- Ahmed Shousha
- BBC – Cairo
Menna Shalaby became the first Egyptian and Arab actress to be nominated for an American Emmy Award, which is given for series and television programs, for a work of art in Arabic.
Shalaby was nominated for the Best Actress Award for her role in the series “Every Week on a Friday”, which was produced last year and consists of ten episodes.
Menna Shalaby commented on her nomination, saying: “My presence on the list of candidates is in itself a surprise and a source of happiness and pride, and if I do not receive the award, I am satisfied with the mere nomination.”
In an interview with the BBC, she added that the role she played was the most exhausting of her roles during the past five years, as she was looking for how to enter the mind of the girl who represented her character and turned into a serial killer.
The series “Every Week on a Friday”, which was shown on a digital platform, deals with the story of a girl who became a serial killer after she married a man who suffers from a mental disorder.
The American Emmy Awards were established more than 70 years ago by the International Academy of Television Arts and Sciences, and are dedicated to television work from series and programs.
The results of this year’s Emmy Awards will be announced on November 22 at a ceremony in New York State.
As soon as the news of Menna Shalaby’s nomination for the Emmy was published, many actors, directors and the public began to congratulate Shalaby for her nomination for the award through social media platforms.
“She’s good at talking with her eyes.”
Art critic Tariq El-Shennawy believes that Menna Shalaby is one of the most important stars of Arab cinema, especially in the last ten years.
Al-Shennawi explained to the BBC that “Shalaby is able to choose the best texts to represent them, and she is able to color, and is convincing in comedy and tragedy, and is skilled in speaking and expressing with her eyes.”
Menna Shalaby presented dozens of works of art for cinema and television, including “The Sweetest Times”, “Downtown Girls”, “The Morning and Evening Talk”, and “Why La: Part Two”.
Menna Shalaby also received a number of awards, the most recent of which was the Faten Hamama Award at the Cairo International Film Festival in 2019 for her overall work.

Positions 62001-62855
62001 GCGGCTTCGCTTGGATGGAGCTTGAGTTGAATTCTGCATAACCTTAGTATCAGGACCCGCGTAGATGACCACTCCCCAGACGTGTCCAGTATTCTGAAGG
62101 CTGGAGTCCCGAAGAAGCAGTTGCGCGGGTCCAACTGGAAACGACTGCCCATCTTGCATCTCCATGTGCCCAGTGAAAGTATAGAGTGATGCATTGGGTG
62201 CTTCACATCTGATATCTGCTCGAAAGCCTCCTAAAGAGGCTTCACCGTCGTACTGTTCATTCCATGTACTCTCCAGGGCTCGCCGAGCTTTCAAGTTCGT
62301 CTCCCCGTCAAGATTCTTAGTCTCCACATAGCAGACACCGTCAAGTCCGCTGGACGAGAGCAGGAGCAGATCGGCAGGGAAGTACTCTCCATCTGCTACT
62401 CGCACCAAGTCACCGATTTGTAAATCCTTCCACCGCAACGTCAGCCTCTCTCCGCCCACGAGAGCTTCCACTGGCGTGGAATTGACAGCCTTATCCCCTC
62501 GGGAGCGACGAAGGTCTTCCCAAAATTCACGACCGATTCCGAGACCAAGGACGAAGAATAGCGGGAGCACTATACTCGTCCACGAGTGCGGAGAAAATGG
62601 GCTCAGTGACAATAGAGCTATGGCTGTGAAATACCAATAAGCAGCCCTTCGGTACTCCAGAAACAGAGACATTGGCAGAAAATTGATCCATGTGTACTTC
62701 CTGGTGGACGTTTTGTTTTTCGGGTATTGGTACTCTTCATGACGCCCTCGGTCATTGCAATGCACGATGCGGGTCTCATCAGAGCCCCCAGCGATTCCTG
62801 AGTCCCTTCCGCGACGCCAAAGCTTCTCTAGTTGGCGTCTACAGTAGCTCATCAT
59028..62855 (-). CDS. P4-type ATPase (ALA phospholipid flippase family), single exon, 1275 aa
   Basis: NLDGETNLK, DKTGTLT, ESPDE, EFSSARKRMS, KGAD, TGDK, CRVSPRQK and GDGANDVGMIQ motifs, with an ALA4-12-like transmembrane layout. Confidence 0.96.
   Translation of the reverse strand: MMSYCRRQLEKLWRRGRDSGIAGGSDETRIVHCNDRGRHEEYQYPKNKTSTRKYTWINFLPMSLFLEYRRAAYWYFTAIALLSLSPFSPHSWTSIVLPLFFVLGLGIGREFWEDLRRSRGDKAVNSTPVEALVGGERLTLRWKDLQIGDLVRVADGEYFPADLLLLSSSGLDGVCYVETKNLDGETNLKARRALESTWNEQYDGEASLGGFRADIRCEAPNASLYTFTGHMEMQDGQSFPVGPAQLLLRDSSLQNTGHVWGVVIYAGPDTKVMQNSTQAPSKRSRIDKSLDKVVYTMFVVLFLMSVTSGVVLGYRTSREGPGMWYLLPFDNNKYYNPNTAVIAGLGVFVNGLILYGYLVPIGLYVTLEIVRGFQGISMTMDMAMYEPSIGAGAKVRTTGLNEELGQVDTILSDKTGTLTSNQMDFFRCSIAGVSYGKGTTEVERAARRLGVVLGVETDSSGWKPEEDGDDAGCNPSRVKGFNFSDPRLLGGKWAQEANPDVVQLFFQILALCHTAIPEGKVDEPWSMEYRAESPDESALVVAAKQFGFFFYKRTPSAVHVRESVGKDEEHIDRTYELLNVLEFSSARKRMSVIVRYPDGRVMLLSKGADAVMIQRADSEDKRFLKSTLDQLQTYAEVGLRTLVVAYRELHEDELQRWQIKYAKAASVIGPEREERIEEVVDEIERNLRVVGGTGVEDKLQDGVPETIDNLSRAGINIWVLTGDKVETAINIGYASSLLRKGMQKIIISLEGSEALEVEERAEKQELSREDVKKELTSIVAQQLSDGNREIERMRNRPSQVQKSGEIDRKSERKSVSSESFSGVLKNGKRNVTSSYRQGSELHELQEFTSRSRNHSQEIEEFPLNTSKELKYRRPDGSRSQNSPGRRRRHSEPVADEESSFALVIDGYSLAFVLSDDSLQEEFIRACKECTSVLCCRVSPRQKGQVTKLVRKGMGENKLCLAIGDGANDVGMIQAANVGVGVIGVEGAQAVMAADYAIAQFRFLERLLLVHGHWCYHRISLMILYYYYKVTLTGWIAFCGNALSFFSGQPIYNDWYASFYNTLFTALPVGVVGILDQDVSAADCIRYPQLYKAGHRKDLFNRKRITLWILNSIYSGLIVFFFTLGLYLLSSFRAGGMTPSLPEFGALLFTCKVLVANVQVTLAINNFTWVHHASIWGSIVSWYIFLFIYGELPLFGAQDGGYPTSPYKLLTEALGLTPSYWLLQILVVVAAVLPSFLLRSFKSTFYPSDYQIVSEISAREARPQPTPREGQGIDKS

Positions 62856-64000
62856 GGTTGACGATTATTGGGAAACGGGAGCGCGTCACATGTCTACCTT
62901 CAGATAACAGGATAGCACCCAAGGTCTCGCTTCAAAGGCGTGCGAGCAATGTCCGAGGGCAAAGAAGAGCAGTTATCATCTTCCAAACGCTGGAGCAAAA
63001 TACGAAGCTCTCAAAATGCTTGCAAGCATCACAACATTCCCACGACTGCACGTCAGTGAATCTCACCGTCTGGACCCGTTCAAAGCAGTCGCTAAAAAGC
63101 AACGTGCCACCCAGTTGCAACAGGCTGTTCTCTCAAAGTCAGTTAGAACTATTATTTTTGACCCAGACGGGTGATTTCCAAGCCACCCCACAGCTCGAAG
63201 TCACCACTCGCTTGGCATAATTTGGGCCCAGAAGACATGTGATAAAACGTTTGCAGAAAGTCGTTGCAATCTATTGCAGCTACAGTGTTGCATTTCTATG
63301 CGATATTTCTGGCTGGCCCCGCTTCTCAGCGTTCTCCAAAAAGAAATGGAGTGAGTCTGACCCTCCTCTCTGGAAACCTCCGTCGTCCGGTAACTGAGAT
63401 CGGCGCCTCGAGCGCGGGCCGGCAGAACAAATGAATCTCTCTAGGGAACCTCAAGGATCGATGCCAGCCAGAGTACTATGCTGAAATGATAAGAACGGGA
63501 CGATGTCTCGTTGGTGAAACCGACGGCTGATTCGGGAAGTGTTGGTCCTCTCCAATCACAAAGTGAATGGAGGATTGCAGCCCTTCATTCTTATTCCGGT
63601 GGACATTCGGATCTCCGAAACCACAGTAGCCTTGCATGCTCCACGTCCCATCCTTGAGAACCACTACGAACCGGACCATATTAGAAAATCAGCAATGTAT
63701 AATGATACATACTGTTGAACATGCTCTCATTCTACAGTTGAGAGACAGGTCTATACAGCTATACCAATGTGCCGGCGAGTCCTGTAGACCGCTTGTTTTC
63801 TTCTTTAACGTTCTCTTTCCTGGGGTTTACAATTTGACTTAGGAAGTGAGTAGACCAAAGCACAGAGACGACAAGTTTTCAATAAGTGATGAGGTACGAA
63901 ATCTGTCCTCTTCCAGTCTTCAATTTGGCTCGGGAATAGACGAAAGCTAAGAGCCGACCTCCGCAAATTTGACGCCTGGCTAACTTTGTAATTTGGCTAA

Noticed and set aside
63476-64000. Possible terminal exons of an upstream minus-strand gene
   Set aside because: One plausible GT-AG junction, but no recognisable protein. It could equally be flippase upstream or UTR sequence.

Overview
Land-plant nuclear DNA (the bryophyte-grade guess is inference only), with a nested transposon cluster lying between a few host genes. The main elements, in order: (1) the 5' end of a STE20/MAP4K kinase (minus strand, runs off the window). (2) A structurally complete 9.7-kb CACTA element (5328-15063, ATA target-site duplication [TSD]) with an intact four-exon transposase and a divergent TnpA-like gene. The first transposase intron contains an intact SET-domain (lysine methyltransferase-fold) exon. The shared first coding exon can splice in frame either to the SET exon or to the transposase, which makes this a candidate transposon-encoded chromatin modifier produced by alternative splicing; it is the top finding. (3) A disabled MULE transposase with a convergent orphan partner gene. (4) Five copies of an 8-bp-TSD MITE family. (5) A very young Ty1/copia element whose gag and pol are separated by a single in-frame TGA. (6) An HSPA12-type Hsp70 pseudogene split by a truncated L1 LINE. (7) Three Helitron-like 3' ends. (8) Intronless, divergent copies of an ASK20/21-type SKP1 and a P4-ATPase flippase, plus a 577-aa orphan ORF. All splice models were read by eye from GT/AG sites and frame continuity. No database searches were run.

The series “Every Week on a Friday”, for which Shalaby was nominated for an Emmy Award, was not very popular when it was shown for the first time, as it was presented on a non-free digital platform in one of its new services.
Art critic, Mohamed Abdel Rahman, points out that the writing and directing elements of the series were impetus with creativity, attractiveness and honesty, in addition to the strength of the acting performance and great financial support.
Abdel Rahman adds to the BBC that Arabic works are not frequently nominated for these awards because they lack high-quality image and sound, as well as strong texts, especially those drawn from literary novels, as is the case with this series.
The series “Every Week on a Friday” is based on a novel by the Egyptian writer Ibrahim Abdel Meguid. This comes despite the decline in reliance on novels in cinematic and television stories over the past years, in contrast to what was common in Egypt in the middle of the last century.
Abdel Meguid believes that the problem lies in the fact that “writing for Arabic works is subject to severe censorship, in addition to the fact that most television platforms in Egypt have become monopolized.”
With one company in Egypt able to produce most of the cinematic and television artworks thanks to its ownership of most television platforms, the number of works produced annually decreased to less than half.
In an interview with the BBC, the Egyptian novelist demands that more artworks be shown that deal with diverse opinions on political, social and intellectual topics.